​Case Reports/Series

The aim/goal of the study should be clearly stated. The case definition should be provided using the appropriate technical language and medical terminology, emphasizing how the case deviated from typical presentations, outcomes, etc. For case series, it should be stated whether or not cases were consecutive, and how comparable they were. The length of follow-up and whether or not this was sufficient should be discussed where relevant. Studies that emphasize the learning point(s) from the case as well as suggest a direction for future research will be preferred.

Case/Control Studies

The aim of the study should be stated clearly. The study population should be defined and ideally, where possible, a sample size justification should be provided. It should be stated clearly if cases and controls were or were not selected from the same population, and the means of recruitment (inclusion/exclusion criteria, etc.) should be presented. The definition and implementation of exposures/risks and outcomes should be given. Moreover, the method chosen to achieve the target sample size from the pool of eligible candidates should be stated (random selection, selection of subsequent cases until the size is achieved, etc.). It should be clear whether or not there was the use of concurrent controls, to what extent blinding was used, and if any analysis was performed to adjust for confounding.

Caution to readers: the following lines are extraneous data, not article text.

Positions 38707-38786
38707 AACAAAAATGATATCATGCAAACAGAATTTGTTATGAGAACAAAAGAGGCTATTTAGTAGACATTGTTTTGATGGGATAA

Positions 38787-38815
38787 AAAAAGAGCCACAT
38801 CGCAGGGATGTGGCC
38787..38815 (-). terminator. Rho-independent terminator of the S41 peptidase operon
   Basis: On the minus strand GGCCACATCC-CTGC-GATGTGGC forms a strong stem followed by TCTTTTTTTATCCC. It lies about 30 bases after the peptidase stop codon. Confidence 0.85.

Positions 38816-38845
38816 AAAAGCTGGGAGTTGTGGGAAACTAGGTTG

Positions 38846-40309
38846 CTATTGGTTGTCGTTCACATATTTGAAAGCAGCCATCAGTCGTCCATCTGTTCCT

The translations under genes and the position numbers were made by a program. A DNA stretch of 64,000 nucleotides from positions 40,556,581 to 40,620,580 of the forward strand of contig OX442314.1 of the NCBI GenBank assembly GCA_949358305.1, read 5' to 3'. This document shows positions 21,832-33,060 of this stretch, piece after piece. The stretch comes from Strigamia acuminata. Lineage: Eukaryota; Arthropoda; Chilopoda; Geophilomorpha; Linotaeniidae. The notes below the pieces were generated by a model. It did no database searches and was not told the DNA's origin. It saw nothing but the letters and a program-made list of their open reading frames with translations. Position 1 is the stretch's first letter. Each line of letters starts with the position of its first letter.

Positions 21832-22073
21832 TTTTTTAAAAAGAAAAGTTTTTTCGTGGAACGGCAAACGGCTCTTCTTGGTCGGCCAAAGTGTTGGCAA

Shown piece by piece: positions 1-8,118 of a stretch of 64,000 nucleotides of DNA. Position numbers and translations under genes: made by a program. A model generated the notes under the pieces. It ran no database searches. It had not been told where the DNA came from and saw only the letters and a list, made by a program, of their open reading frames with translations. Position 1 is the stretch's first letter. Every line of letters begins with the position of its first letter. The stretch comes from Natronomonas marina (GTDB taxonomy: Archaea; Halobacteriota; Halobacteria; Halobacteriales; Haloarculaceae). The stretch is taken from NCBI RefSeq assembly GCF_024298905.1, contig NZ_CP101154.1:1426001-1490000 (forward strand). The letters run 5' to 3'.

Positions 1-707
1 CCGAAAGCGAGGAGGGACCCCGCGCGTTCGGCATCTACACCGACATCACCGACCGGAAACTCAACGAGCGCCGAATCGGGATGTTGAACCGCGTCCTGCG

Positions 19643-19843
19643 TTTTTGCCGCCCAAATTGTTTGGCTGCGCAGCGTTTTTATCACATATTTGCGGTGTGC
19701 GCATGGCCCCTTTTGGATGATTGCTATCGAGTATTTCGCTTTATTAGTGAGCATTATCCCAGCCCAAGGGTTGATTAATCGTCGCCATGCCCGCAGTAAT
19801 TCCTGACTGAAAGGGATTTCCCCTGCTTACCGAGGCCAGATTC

​Observational and Cross-Sectional Studies